Please give us an update on your situation. Good luck.
Yeah, Jeff. I hate that label...most probably weren't even born yet. I just checked, and the option is still available.
Phil, Great picture. Remember the little clip on the fuel pump that propped the bottle up so it would draw fuel from the bottom? I sold mine on eBay in 2007 as a COLLECTOR'S ITEM ONLY. NOT INTENDED TO BE USED AS A WORKING STOVE!!!
I gotta give Monte Dodge credit for the photo, but I figured you would get a kick out of it...and laughed myself when I thought back on it. The perfect stove for people who like to play with fire. I'm surprised a stove aficionado like you parted with it. I'm wondering if Tim only melted the pump recently, or if he was going through the attic and decided to see if he could salvage that old stove that he flamed out during the first week he owned it? External frame backpacks with huge sooty aluminum pots hanging from them, Sierra cups, wool mid layers, legally hanging food in bear country...and still managing to survive for all these years.
Write your question here...I have a dragonfly...
Write your question here...I have a dragonfly stove that is approx 10 years old and there is a crack in the plastic pump portion. It still works, but am thinking about replacing it. Will the new pump work on that old of a stove?
Absolutely! I would highly encourage purchasing the DragonFly specific pump especially if you see any indications of cracks or leaking. Because you are dealing with fire and volatile fuel, replacing the pump will be in your best interest. The new pump is much more durable and includes a new windscreen as well. This is a very wise purchase indeed:)!
I would highly encourage you to contact Cascade Designs Customer Service Department first @ 1-800-531-9531 & explain your situation before purchasing a new pump. Under normal usage, your pump should not have cracked. I have an old black & gray pump from 1988 for my original WhisperLite that still works fine & isn't cracked. The people @ Cascade Designs are very understandable & easy to work with.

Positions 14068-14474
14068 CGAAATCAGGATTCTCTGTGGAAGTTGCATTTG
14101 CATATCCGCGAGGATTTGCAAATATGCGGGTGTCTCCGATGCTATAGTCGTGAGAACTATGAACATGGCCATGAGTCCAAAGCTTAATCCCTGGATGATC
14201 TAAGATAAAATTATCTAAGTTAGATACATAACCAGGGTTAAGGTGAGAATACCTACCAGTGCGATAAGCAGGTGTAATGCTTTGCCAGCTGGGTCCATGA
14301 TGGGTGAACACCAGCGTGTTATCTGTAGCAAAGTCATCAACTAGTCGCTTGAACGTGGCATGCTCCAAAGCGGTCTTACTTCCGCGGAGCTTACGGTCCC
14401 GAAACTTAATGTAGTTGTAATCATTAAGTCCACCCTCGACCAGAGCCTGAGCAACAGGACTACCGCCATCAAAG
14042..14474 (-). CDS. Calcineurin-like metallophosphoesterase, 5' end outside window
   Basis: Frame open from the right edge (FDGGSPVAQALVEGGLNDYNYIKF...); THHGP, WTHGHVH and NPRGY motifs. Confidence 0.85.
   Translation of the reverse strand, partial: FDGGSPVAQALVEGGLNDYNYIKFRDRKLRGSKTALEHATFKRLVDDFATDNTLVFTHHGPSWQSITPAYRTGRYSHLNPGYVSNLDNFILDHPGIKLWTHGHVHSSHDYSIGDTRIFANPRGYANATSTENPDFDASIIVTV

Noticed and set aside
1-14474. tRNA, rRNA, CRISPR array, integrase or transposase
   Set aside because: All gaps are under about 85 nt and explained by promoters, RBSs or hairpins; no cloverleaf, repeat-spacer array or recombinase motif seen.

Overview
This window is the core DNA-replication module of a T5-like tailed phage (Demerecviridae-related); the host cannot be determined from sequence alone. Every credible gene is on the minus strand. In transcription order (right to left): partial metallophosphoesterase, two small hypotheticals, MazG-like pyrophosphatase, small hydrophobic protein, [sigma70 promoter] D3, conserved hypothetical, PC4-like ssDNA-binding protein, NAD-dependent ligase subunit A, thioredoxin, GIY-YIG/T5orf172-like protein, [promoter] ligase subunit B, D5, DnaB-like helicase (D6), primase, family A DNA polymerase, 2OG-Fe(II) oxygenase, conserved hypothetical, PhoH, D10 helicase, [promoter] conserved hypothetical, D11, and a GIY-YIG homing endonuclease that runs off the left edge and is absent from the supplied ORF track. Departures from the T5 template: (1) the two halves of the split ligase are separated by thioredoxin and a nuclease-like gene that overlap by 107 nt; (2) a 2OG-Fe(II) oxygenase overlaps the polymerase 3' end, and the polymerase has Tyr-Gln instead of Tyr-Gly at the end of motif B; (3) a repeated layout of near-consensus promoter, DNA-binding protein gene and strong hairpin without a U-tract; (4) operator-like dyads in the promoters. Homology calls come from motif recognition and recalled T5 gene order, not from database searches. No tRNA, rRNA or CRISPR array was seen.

I have the same issue - the stove held up for a number of years but I think it cracked during a move. It is now leaking fuel and this is a dangerous situation.
The pump listed looks identical and I plan to purchase one for my dragonfly stove.
Best of luck with your stove
Will the Dragonfly fuel pump work with the...
Will the Dragonfly fuel pump work with the Whisperlite International stove?
No it won't. The reason is the pump the Whisperlite International uses doesn't have an emergency shutoff valve due to the extra flame adjustment valve located on the DragonFly stove. Because of the DragonFly's simmering capability, MSR felt it necessary to design an emergency shut-off valve into the DragonFly's pump. This is why there are two pumps (Standard Pump which will work on all MSR's liquid fuel stoves (Whisperlite, Whisperlite International, Simmerlite, and XGK EX) and the DragonFly Pump).
If you try to use a standard pump with a DragonFly, you will find the fuel line will not fit into the hole required by the DragonFly's fuel line. Visa versa, the Whisperlite International (and all other MSR liquid fuel stoves) won't work with the DragonFly's pump because of the too-large hole which only fits the DragonFly's fuel line.
A while back when I was a fair bit younger,...
A while back when I was a fair bit younger, still in high school, I went hiking with with my whisperlite stove. The fuel bottle was full and I over pressurized it. It started leaking. That leakage caught alight. It blew up. The whole thing was torched and the plastic pump completely melted. The stove was also adequately bathed in flame. I've been using a Trangia for the last couple of years, but would like to go back to using the whisperlite.
My question is. Do you think the stove would still be safe to use, if a replacement pump and bottle were acquired?